We couldn’t be bothered to go out to eat so we sampled the hotel’s own restaurant instead. It was very expensive, but we did discover how to make it a little cheaper and at the same time keep Pat, a vegetarian, a little happier. Almost universally the Puglian meals follow the pattern we’d encountered in Alberobello of four courses – Antipasto, Prima, Seconda (main) and Dolci (dessert). The first three tend to cost roughly the same and are roughly of equal size, but you are not required to have all of them. So for the rest of our trip I tended to skip the Prima (largely vegetable dishes), and Pat the Seconda (largely meat dishes). The food alone would bring us both back to Puglia, and it’s not often we can say that.

Sharing the restaurant was another large group of Americans – not cyclists this time but a wedding party. One of them was to be married in the cathedral next day.


Dramatics over breakfast when it was discovered that the bridal veil had been lost! It had cost $1500, specially designed to go with the dress, and no doubt law suits would follow.

The weather was looking good, so we could follow the nice trip out we had planned. First up was La Cutura gardens. These were fabulous, particularly the huge collection of cacti and other succulents.

La Cutura

Then it was back in the car and a short hop over to the coast, to Otranto. Here had a nice walk along the pretty sea-front before detouring to a café for some lunch out on the small terrace.


We’d heard from some of the Americans how pretty the road down the coast was from here to the southern tip of the peninsula, so our afternoon was spent following it. It was indeed very pretty. We had to pause in Porto Badisco to take a couple of photographs, and again for a longer stop by the Canalone del Ciolo where we walked below the bridge to take more photos, then over the bridge to the café for a beer.

Porto Badisco

Continuing down the coast we rounded the point at Santa Maria di Leuca, where the Adriatic and Ionian seas meet and mingle. That was journey’s end, so after a brief stop we headed back to Lecce.

Santa Maria di Leuca

We asked our friendly hotel receptionist where she recommended we dine, and ended up at a lovely little restaurant whose name we can’t remember. The food, mostly local specialities, and wine were excellent, and we were glad it was not too far back to the hotel.


This was to be our longest drive of the trip, though still not very far – over to the Ionian Sea and up via the coast to Matera.

We headed straight for Gallipoli (the other one), where we parked up and, after photographing the local fishermen selling the catch off their boats


had a nice stroll all the way round the walls of the old town


before heading into its centre. A coffee and a quick tour of the shops and we were back on the road.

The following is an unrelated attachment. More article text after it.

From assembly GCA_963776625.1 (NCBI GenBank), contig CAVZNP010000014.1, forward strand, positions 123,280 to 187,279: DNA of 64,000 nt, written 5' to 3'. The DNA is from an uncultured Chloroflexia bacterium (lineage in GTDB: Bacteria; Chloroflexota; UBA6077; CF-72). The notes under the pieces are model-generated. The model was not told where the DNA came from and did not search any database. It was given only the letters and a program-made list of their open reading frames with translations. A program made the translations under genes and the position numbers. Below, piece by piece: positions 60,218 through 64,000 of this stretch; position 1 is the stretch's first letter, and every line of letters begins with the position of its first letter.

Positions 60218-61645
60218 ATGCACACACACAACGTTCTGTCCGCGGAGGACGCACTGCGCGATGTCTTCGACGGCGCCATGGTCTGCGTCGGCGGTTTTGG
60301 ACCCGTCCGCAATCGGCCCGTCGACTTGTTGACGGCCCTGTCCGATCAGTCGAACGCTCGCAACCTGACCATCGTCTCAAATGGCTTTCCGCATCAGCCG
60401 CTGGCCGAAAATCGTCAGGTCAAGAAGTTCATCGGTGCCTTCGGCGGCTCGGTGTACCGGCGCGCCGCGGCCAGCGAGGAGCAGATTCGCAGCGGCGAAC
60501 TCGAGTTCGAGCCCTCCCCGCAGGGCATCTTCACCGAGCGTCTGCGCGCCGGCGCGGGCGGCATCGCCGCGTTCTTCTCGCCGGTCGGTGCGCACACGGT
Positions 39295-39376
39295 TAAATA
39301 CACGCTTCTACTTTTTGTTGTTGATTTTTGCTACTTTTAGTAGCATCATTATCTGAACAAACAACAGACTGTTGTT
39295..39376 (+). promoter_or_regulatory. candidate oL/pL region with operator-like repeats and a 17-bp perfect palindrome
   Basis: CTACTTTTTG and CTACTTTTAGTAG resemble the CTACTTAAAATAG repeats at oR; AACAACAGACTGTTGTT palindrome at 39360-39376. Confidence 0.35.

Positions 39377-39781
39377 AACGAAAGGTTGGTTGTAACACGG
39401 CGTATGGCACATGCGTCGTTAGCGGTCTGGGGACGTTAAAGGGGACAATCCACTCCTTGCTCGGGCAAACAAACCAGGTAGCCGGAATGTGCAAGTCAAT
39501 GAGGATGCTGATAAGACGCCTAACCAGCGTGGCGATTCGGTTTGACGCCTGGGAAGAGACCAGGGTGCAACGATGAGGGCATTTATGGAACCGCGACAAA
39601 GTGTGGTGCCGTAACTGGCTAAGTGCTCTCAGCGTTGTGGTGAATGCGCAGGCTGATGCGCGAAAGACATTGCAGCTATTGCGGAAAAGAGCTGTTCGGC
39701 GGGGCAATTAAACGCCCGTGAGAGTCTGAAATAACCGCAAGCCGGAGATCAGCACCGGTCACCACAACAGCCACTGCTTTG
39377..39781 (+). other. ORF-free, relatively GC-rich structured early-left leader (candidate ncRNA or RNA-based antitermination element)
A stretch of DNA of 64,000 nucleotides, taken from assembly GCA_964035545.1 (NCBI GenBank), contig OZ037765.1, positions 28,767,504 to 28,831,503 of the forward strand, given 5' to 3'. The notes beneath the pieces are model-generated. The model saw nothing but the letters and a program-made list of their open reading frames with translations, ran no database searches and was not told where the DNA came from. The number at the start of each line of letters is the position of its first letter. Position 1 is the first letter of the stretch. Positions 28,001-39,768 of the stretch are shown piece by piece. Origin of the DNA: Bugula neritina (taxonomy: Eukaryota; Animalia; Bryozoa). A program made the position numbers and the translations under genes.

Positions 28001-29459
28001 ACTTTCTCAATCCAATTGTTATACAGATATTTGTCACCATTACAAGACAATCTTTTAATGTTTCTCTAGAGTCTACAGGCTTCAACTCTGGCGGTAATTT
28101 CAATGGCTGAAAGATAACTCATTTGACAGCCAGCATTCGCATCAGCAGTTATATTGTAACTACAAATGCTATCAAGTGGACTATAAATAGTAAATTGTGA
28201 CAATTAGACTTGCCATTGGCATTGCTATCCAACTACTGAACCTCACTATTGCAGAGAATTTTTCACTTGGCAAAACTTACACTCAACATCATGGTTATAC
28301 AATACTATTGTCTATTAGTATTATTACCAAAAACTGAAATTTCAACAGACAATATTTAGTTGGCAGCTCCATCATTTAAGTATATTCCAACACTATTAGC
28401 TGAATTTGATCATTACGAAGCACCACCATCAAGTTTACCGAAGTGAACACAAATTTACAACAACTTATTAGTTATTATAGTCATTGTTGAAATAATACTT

As it was such a nice day we thought we should pay an overdue visit to a beach, so headed for Porto Cesareo.

Porto Cesareo

The beach was lovely, the sun was shining, there was a beach café in just the right spot for lunch, and we’ve become quite practiced at sitting outside admiring pretty scenery over nice food and drink. All very pleasant at this time of year but we could picture from the number of umbrella stands exactly how crowded it would be at the height of summer.

Then we were off to Matera, via Taranto and a drive across the little bridge by its Castello. Matera was to prove challenging!

Colin had carefully located our hotel, and what appeared to be the nearest street parking, on the satnav, and had plotted a route there. The route, however, took us down narrower and narrower streets until we came to a barricade beyond which the street was closed off. It took us quite a few minutes to do a 10-point turn, after which we retraced our route. We circled a bit more but were unable to get anywhere near where we wanted to be, so in the end we parked near the edge of the town and used the satnav to walk to our hotel. Even that proved difficult, but we eventually made it.


The hotel receptionist marked out on a street map the only way to get from where we’d parked to free parking not far from the hotel, so we collected the car, followed the tortuous route through the most unlikely streets and amazing turns, and parked up with a vow not to move the car again until it was time to leave. Then we settled in our room.


What a room! Matera is famous for the houses carved out of caves, and that’s exactly what our room was. We also had a nice shared patio with a view over the old town.

We decided we’d have dinner in our hotel’s restaurant, which was outside, down some steps, along a bit and up a lot more steps.


We were greeted by a couple of charming waiters, anxious to practice their English. The other guests were another party of American cyclists who had arrived a day or two early to have a look at Matera before starting their cycle trip. The Americans really seem to have discovered Puglia.


The couple in the room next to ours had recommended a guided tour of the town, which our receptionist was happy to arrange. This was fascinating, as our guide (young, swarthy, male – how does Pat do it?) was a local and full of local knowledge.

Matera Matera

Lunch was focaccia purchased from a small baker. We then took advantage of the continuing lack of rain showers to have our own wander round town, to include a few shops of course.

For dinner we walked a short way uphill to a recommended restaurant. It was a fitting meal for our last night in Italy. The atmosphere was friendly and the food and drink excellent. We actually spent most of the evening speaking French, as our host spoke it fluently, it was the native language of the couple at the next table and we find it easier than Italian.


Our last day, and with little to report. A nice breakfast on the restaurant’s terrace


was followed by an uneventful drive back to Bari airport and an equally uneventful couple of flights to Gatwick and then Newcastle.

Overall we had had a really good holiday. The weather was disappointing, but the scenery, the towns and the people more than made up for it. We’d happily go back.


Having quickly polished off the jar of olives we’d brought home, we contacted the Masseria Il Frantoio and were delighted to find that they did orders overseas by post. To lower the unit shipping costs we ordered eight huge jars of olives. These are disappearing rapidly as well!

More photos from our trip are here.